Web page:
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What the Supreme Court Rulings on Gay Marriage Mean for Utah

Andrea Smardon
Utah Pride Center Executive Director Valerie Larabee

As the nation digests the US Supreme Court’s decisions on the Defense of Marriage Act and California’s Proposition 8, Utahns are thinking about how the ruling will affect the lives of lesbian and gay people in this state.

Leaders of the Utah Pride Center started their press conference by passing around a box of tissues. Executive Director Valerie Larabee took to the podium with puffy red eyes, calling the Supreme Court decision a pivotal moment.

“Today we celebrate, we rejoice, and we express immense gratitude to the Justices of the Supreme Court who with wisdom and courage stood on the right side of history, and for a free and just country,” Larabee reads from a prepared statement.

The Pride Center filed a friend-of-the-court brief in both the DOMA and Prop 8 cases in behalf of more than a dozen of the nation’s most conservative states, highlighting what they called discrimination experienced by LGBT people. But while the Pride Center celebrates victory, Attorney General John Swallow says nothing has changed for Utahns, and same sex marriage remains illegal in this state.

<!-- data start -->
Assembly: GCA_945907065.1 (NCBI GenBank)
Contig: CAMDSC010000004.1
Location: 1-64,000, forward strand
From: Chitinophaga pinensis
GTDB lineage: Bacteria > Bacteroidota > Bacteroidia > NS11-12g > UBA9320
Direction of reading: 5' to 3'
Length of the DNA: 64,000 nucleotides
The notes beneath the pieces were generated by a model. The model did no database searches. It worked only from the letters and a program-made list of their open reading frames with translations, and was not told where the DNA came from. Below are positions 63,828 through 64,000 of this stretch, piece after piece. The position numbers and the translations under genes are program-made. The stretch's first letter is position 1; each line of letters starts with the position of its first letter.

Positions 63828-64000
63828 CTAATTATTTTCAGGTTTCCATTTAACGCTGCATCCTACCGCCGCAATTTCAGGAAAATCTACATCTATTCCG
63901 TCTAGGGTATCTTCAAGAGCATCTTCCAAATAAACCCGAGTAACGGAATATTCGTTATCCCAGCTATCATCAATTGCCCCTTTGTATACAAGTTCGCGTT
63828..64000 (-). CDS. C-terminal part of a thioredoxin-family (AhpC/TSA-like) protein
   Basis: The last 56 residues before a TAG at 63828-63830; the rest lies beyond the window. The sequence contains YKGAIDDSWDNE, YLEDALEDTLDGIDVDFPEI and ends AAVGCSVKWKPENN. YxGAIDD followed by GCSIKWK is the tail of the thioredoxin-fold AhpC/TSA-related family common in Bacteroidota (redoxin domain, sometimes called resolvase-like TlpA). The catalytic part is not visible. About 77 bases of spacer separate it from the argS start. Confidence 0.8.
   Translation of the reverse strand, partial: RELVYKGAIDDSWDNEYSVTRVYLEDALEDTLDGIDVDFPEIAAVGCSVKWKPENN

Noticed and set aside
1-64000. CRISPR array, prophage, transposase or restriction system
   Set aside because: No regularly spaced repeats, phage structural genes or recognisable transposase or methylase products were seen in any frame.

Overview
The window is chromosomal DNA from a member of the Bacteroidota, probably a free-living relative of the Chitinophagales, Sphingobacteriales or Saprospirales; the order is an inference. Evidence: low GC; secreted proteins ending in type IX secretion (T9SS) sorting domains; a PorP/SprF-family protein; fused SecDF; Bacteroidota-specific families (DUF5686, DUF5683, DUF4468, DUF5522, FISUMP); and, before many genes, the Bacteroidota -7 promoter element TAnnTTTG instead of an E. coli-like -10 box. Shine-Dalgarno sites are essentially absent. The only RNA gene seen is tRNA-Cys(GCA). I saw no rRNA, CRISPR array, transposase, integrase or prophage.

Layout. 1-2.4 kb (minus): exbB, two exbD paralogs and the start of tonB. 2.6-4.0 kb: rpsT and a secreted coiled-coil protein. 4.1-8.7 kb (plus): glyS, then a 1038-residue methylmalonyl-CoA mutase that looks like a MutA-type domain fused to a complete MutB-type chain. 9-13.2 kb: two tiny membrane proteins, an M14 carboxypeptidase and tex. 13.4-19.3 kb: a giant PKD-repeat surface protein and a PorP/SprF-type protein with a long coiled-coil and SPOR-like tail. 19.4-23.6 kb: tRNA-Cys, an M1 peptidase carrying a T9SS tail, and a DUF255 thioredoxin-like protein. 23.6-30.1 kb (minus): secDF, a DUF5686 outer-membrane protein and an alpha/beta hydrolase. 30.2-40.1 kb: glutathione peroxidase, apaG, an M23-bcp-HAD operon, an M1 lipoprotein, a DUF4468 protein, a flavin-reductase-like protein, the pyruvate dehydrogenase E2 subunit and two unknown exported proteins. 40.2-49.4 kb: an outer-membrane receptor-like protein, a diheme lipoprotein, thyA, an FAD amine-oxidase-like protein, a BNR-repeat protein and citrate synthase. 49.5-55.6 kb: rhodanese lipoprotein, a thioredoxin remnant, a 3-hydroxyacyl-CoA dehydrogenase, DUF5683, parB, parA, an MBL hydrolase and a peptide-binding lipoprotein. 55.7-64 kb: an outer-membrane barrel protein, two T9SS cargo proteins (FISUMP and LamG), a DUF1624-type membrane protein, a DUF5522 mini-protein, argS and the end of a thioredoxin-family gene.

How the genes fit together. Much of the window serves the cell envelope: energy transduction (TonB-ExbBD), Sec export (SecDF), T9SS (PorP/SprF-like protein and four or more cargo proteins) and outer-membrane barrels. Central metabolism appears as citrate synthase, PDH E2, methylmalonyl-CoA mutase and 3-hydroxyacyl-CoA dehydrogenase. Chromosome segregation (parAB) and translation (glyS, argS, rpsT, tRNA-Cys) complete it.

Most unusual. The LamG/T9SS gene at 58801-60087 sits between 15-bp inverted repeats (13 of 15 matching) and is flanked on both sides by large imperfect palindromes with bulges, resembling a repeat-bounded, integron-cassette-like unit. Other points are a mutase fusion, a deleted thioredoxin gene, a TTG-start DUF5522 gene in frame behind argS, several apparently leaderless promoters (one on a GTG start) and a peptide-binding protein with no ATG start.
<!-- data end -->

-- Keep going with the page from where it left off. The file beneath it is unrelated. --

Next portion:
“These decisions really don’t change the status quo for Utah,” Swallow says. “States can still define the marriage relationship the way they want to unless they’ve already legalized same sex marriage. So for a state like Utah, we should have no real impact from these cases; it just preserves the status quo, because we as a state have not allowed or authorized same sex marriage.”

Attorney Brett Tolman helped draft the Utah Pride Center’s brief, and he says the Attorney General is underestimating the impact of these rulings.

“When the Attorney General says the Supreme Court is not forcing Utah to authorize marriage equality, he’s accurate, but he should not be comfortable,” says Tolman.

Tolman says the high court has begun to establish equality for LGBT people, and he says the rulings will put intense pressure on those states where same sex marriage is not legal. Utah currently faces a lawsuit over its Constitutional Amendment 3 – which makes same sex marriage and adoption illegal. The Attorney General’s office is expected to respond to that challenge in August.

Andrea Smardon is new at KUER, but she has worked in public broadcasting for more than a decade. Most recently, she worked as a reporter and news announcer for WGBH radio. While in Boston, she produced stories for Morning Edition, Marketplace Money, and The World. Her print work was published in The Boston Globe and Prior to that, she worked at Seattleââ
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